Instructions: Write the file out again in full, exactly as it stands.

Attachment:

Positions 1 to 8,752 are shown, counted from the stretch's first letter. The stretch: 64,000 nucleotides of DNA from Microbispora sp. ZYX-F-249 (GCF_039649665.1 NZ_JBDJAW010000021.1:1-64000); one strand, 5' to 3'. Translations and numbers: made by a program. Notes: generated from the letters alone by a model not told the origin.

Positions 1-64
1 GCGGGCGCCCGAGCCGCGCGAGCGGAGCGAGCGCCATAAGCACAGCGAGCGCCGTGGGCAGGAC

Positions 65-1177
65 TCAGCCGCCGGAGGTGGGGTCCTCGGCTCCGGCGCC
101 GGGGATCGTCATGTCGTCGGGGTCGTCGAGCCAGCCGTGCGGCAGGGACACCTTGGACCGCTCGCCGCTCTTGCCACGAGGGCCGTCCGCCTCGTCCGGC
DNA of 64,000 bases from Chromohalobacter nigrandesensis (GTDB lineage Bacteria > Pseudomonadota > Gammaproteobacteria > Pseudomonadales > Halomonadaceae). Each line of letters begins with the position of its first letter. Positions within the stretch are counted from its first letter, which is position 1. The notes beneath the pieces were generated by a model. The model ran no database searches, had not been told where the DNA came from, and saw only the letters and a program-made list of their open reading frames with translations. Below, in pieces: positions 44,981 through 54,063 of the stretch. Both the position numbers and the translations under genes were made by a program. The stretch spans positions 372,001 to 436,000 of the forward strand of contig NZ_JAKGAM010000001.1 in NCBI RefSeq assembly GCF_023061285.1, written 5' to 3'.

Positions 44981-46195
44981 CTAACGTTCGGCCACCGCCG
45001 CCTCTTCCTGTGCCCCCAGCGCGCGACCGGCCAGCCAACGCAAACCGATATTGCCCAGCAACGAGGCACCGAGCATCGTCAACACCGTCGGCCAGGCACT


Positions 1 to 8,752 are shown, counted from the stretch's first letter. The stretch: 64,000 nucleotides of DNA from Microbispora sp. ZYX-F-249 (GCF_039649665.1 NZ_JBDJAW010000021.1:1-64000); one strand, 5' to 3'. Translations and numbers: made by a program. Notes: generated from the letters alone by a model not told the origin.

Positions 1-64
1 GCGGGCGCCCGAGCCGCGCGAGCGGAGCGAGCGCCATAAGCACAGCGAGCGCCGTGGGCAGGAC

Positions 65-1177
65 TCAGCCGCCGGAGGTGGGGTCCTCGGCTCCGGCGCC
101 GGGGATCGTCATGTCGTCGGGGTCGTCGAGCCAGCCGTGCGGCAGGGACACCTTGGACCGCTCGCCGCTCTTGCCACGAGGGCCGTCCGCCTCGTCCGGC
DNA of 64,000 bases from Chromohalobacter nigrandesensis (GTDB lineage Bacteria > Pseudomonadota > Gammaproteobacteria > Pseudomonadales > Halomonadaceae). Each line of letters begins with the position of its first letter. Positions within the stretch are counted from its first letter, which is position 1. The notes beneath the pieces were generated by a model. The model ran no database searches, had not been told where the DNA came from, and saw only the letters and a program-made list of their open reading frames with translations. Below, in pieces: positions 44,981 through 54,063 of the stretch. Both the position numbers and the translations under genes were made by a program. The stretch spans positions 372,001 to 436,000 of the forward strand of contig NZ_JAKGAM010000001.1 in NCBI RefSeq assembly GCF_023061285.1, written 5' to 3'.

Positions 44981-46195
44981 CTAACGTTCGGCCACCGCCG
45001 CCTCTTCCTGTGCCCCCAGCGCGCGACCGGCCAGCCAACGCAAACCGATATTGCCCAGCAACGAGGCACCGAGCATCGTCAACACCGTCGGCCAGGCACT